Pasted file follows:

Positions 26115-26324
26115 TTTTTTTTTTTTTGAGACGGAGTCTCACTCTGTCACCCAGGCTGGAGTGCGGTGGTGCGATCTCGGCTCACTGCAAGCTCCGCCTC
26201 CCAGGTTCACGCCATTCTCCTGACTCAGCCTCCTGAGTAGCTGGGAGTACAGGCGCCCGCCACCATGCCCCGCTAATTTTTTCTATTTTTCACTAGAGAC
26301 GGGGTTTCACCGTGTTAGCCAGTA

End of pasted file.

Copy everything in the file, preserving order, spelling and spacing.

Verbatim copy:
Positions 26115-26324
26115 TTTTTTTTTTTTTGAGACGGAGTCTCACTCTGTCACCCAGGCTGGAGTGCGGTGGTGCGATCTCGGCTCACTGCAAGCTCCGCCTC
26201 CCAGGTTCACGCCATTCTCCTGACTCAGCCTCCTGAGTAGCTGGGAGTACAGGCGCCCGCCACCATGCCCCGCTAATTTTTTCTATTTTTCACTAGAGAC
26301 GGGGTTTCACCGTGTTAGCCAGTA